The practice of giving youth a seat at the decision making table has become common in most developing countries, but having a seat at the table is not the same as having a voice at the table, and that is tokenism. In simplest terms, tokenism is giving someone a platform to represent their group while limiting their voice to represent that group, and not having a voice has been the cry of many elected youth – from students councilors to guild presidents.
The Jamaican Education Act (1980) empowers the formation of student representative body in every public educational institution in Jamaica (the Education Act 1980, S. 32.1). This facilitated the creation of students council. These elected students, elected by students, should represents their peers and their issues. However, these students are treated as just title holder. Some not included in Board meeting nor invited to weigh in on disciplinary actions, and if they are then their words are numbered.
To some youth, the token is good enough. They get to go conferences, meet celebrated personalities and represent their group through media interviews. However limited their power, they are content, as it facilitates personal development, while the group they represent’s participation in the representative system spirals to a piano.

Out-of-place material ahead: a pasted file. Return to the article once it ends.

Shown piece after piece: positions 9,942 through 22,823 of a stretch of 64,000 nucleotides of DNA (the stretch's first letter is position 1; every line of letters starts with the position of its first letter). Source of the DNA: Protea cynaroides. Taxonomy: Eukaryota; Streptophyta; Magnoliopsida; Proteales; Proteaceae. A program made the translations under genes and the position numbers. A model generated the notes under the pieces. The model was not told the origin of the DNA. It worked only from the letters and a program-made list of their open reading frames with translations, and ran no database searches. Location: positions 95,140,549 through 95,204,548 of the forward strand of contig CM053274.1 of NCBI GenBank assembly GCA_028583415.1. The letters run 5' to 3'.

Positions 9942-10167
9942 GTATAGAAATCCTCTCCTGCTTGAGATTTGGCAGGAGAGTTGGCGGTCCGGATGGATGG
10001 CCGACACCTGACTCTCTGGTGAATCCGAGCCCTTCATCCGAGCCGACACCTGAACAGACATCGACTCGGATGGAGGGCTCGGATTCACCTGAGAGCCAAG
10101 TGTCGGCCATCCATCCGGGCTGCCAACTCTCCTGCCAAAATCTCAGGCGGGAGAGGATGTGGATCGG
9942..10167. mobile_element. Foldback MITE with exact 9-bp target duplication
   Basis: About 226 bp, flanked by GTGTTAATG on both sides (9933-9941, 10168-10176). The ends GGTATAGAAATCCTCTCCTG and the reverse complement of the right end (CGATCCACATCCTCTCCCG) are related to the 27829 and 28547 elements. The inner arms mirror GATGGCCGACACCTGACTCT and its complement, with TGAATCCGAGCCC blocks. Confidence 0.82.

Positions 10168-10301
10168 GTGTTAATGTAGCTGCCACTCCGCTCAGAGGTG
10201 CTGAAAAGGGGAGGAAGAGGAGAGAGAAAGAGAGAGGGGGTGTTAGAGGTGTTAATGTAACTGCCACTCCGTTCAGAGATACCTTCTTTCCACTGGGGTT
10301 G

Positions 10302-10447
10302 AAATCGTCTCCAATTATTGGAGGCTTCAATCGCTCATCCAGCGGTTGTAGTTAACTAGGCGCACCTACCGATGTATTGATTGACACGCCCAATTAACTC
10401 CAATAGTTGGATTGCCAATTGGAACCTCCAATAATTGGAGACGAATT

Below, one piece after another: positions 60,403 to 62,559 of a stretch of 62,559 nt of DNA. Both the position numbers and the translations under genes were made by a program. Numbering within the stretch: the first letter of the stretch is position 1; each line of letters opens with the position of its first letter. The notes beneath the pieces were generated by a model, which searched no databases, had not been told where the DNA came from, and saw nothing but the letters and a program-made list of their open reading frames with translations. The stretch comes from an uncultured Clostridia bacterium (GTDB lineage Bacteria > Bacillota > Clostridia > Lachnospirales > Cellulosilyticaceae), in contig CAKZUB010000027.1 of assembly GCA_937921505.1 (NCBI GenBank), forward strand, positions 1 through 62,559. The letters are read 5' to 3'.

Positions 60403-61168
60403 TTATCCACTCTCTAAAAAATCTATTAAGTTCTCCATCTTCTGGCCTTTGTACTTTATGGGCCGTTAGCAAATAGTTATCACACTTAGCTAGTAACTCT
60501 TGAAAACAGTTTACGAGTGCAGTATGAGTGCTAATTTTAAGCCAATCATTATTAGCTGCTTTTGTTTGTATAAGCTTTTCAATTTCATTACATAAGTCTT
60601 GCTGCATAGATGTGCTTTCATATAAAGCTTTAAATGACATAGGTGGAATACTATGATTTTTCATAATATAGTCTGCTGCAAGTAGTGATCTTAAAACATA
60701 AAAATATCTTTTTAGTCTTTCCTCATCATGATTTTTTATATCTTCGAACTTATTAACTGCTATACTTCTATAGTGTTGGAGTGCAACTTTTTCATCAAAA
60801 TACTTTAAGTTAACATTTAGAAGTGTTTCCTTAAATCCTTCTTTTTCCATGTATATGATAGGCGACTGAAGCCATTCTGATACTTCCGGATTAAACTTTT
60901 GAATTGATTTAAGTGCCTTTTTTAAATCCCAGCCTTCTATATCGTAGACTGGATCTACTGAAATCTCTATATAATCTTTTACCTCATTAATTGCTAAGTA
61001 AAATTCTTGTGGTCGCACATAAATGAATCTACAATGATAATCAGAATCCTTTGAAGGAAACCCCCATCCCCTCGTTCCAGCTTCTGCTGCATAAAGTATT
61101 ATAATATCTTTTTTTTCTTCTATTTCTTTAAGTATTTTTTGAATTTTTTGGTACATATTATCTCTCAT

Tokenism is not only seen among elected students, but also in marginalized groups. Such as those with disabilities.
Many entities (public and private) are aware of the importance of good public image. Consequently, they ensure to employ marginalized groups or use them as ambassadors for their campaigns. This is good! However, those who are in these positions complain of just being hired to do small tasks and not reach their fullest potential nor contribute not being able to contribute to the cause they are an ambassador for.
To better understand “glass window in youth democratic participation”, the Ladder of Participation (taken from WhyDev). From the base to the top of the 8 level ladder are varying degrees of participation.
Tokenism is located on the non-participation level of the ladder. What is important is that youth who are elected to represent use this ladder to assess where on the ladder they are, regarding participation. Once a youth and his group realizes where they are in the participation process then they can suggest formulas to increase participation.
To conclude, it is important that equity be facilitated in both participation and execution process. Theoretically, more youth involvement will increase productivity and facilitates trust in public and private institutions. Also, early trust in public institutions can grow into greater levels of political participation of youth, especially in the voting process.
If you were impacted by the blog, then kindly let me know, and feel free to make suggestions on future blogs. Also, if you are out there and would like to be apart of my youth discussions on Monday’s (Roots FM), then feel free to contact me.
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